The damning report blames the Russian firm, UC Rusal for the stripping.
A damning 2011 financial statement prepared by audit firm, KPMG, for the Aluminium Smelter Company of Nigeria, ALSCON, has revealed massive asset stripping of the plant, and cooking of the books by UC RUSAL, the Russian firm recently ordered by the Supreme Court to quit as managers of the plant.
The report says several components of the plant, including spare parts, were missing at the time of its review, having been sold off by the Russian managers on claims they were obsolete.
UC RUSAL has been in charge of the plant since February 2006 when the company was handed over by the Bureau of Public Enterprises, BPE, after BFIGroup, the Nigerian-American consortium that emerged the preferred bidder in 2004, was disqualified in controversial circumstances.
A review of the KPMG financial statement, which includes the auditor’s report, shows that N5.9billion worth of new machineries and spare parts, which remained unused in the company’s storeroom for several years were declared obsolete and disposed of by UC RUSAL management during the year.
The audit firm said the spare parts, shipped in at the completion of the plant by Reynolds of America in 1998, to keep the company running, were curiously declared depreciated and obsolete in the 2011 and disposed of. Most of them were reportedly still intact in their containers until the plant was sold to UC RUSAL in 2006.
Ironically, the serial decimation of the company appears to have occurred under the watch of an eight-member board of directors, including three Nigerians, who received hefty remunerations to look the other way.
The Russians on the board include the managing director, Anatoly Polovov, Alexey Amautov, Sergey Chestnoy, Viktor Mann and Denis Polyakov; while the Nigerians included the former Director General of the Bureau of Public Enterprises, BPE, Bolanle Onagoruwa, Mohammed Dikko and Baba Mohammed.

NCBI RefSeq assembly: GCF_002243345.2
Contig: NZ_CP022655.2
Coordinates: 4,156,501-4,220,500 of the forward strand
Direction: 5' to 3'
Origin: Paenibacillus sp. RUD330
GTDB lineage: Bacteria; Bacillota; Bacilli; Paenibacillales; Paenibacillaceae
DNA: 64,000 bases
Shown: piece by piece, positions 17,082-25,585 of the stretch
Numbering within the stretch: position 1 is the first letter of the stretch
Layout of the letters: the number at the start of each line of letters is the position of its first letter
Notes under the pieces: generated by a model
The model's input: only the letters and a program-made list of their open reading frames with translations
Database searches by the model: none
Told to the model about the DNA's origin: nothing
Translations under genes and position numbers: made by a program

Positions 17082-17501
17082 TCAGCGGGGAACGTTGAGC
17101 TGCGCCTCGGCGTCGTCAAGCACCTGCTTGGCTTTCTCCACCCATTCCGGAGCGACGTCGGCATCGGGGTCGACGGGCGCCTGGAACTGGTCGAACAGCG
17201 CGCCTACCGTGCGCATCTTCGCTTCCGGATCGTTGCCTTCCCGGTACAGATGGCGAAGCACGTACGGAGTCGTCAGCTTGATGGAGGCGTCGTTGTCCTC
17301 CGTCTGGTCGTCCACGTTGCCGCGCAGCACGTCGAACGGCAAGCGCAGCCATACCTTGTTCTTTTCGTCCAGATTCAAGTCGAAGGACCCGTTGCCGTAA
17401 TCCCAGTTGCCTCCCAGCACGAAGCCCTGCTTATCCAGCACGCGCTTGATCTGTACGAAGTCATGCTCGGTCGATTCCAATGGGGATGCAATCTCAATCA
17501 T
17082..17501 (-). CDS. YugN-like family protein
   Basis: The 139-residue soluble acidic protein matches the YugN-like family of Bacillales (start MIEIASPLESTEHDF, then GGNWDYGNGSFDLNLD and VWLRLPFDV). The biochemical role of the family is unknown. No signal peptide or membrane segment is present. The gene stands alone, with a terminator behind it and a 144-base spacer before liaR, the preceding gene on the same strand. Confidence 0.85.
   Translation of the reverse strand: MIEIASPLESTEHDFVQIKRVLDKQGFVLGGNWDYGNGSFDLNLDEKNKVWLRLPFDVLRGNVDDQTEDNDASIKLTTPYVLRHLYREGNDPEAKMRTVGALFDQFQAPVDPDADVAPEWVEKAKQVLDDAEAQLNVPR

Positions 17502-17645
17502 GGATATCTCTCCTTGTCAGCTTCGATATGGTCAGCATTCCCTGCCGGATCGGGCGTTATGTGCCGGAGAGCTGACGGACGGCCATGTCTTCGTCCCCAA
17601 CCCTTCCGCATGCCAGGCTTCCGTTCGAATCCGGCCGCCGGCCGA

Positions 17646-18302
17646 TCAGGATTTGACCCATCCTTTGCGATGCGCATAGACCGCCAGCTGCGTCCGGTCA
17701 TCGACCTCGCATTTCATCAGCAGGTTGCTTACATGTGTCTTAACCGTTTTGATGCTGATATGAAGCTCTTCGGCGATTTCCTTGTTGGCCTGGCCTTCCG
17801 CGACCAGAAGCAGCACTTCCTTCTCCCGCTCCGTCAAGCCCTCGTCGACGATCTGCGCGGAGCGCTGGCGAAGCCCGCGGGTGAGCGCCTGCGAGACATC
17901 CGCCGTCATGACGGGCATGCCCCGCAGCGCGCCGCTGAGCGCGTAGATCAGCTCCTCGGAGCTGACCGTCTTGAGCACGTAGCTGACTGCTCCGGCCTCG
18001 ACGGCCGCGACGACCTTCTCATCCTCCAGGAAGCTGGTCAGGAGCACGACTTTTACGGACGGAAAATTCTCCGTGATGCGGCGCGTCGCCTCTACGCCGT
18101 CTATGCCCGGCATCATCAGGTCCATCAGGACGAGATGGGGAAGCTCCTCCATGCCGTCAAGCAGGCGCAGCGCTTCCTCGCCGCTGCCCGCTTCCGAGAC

KPMG said its evaluations, however, contained a qualified opinion because UC RUSAL management refused to provide the auditors with sufficient appropriate evidence about the physical quantities of the items before they were disposed. They said they were also not allowed to use alternative procedures to obtain the evidence by physically verifying the quantity and state of obsolescence of the items.
Qualified opinion is often given where integrity of the information at the disposal of the auditing firm is not sufficiently reliable as a true reflection of the reality in the company’s situation.
“Included in stocks are storeroom supplies carried at N5.9 billion as at 31 December, 2011. We were not provided with sufficient appropriate audit evidence as to the need to recognise a provision for stock obsolescence irrespective of the fact that some of the items have remained unused for several years,” the report said.
In addition, the auditors said they were “also unable to carry out alternative audit procedures to obtain sufficient appropriate audit evidence due to the inability of the company to determine stock obsolescence. Consequently, we were unable to determine whether any adjustment to this balance is necessary”.